In 2009, after having spent decades steadfastly climbing the social ladder of success, both Page’s marriage and the business he founded were eroding. Eventually so much damage was done that the life he’d worked hard to create sent him toppling from its top rung. At the same time, along with watching the disintegration of his marriage and his business, he was also forced to watch helplessly as his own father — the man he’d once considered invincible — wasted away from the ravages of Alzheimer’s.
By 2011, left with nothing but the ashes of his previous life, Page was not only struggling with his own anger and bitterness over what had transpired, but gravely worried about the strains his new role as a divorced father were placing on his relationship with his children.
“I decided I wanted to write to Evan,” Page said, “when he was recovering from surgery to repair a lateral tear in his right shoulder. It wasn’t life threatening, but for him it was a time of high anxiety and he handled it extraordinarily well. Witnessing his sense of peace and grace as he dealt with it forced me to put away my own pride and self-righteous attitude and focus solely on him. As I witnessed his courage, it struck me on a deeply emotional level and for a change; I began to think about him instead of me. I wanted to share with him how I felt about him, how I saw him, and how I loved him, so I chose to put my words on paper in the form of a letter.”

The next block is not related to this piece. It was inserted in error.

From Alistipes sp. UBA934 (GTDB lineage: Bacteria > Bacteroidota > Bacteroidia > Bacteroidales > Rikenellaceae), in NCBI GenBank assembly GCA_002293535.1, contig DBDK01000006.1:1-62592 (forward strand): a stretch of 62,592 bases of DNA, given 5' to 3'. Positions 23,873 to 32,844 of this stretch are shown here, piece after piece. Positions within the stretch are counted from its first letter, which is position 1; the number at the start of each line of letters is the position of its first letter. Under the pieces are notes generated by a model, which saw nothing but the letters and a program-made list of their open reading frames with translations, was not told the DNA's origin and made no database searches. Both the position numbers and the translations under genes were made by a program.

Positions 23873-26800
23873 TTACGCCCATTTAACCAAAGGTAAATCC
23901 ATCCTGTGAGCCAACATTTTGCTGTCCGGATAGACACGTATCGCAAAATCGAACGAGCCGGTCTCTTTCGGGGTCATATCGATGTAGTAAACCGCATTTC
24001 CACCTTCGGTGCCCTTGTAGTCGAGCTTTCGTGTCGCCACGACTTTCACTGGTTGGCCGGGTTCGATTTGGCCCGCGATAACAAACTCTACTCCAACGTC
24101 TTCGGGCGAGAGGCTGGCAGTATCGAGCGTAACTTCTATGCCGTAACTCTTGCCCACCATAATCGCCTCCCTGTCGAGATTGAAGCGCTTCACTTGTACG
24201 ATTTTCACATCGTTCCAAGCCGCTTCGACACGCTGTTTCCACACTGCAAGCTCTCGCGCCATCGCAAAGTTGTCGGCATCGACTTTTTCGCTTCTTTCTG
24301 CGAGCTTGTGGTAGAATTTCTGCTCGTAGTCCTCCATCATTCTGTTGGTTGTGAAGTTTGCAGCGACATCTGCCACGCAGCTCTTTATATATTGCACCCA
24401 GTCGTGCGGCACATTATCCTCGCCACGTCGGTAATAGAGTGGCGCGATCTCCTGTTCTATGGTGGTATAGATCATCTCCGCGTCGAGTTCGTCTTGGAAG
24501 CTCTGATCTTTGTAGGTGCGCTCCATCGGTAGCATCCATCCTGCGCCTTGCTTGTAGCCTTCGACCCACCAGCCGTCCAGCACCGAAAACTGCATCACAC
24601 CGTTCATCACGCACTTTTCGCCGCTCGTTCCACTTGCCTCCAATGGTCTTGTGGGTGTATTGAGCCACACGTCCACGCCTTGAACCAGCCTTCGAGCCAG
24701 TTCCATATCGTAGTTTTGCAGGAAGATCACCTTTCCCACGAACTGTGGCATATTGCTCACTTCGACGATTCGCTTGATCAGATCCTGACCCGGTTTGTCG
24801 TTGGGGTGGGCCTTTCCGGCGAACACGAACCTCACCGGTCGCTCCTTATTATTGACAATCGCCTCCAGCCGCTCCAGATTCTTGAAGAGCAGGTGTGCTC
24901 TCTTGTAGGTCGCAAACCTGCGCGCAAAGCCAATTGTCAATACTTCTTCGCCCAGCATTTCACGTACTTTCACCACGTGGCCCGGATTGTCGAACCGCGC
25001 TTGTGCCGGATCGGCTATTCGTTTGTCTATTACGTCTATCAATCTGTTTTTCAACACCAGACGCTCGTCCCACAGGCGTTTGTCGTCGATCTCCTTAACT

What Page discovered was that living, loving and forgiving is a choice. Each day we make a decision to choose to see either the positive things that are happening around us, or we choose to dwell on the negative. Choosing to focus on his son by writing him a letter, and not his own difficult circumstance, helped Roy to move forward in his life with a new direction and healing.
Page is not a counselor or advisor. Finding himself still working through pain, he wants to share with other parents the healing that can occur with divorce or any other life challenges (separation from children, sickness, travel relocation). His goal is to be an encouragement to other single parents in their relationship with their children, family and friends, to give them hope.
“Later, when I realized we weren’t alone in what we were going through, I knew I had to honor my son,” Page added, “and share our story with not just other fathers and sons but also family members and friends who have experienced the pain of life and the pain of mistakes made and hopefully, the healing that eventually comes.”
Co-authored by Sarah Horton, A Letter to Evan is a missive of love, enlightenment, and inspiration. Evolving from letter to book, it is a poignant reminder that the seeds of blessing are present in every challenge and that while we are given all we need to triumph, whether we do or not is always a choice we must make.
by Roy Page
with Sarah Horton
Lucid Books / April 28, 2013
208 pages/Trade Paper/$14.99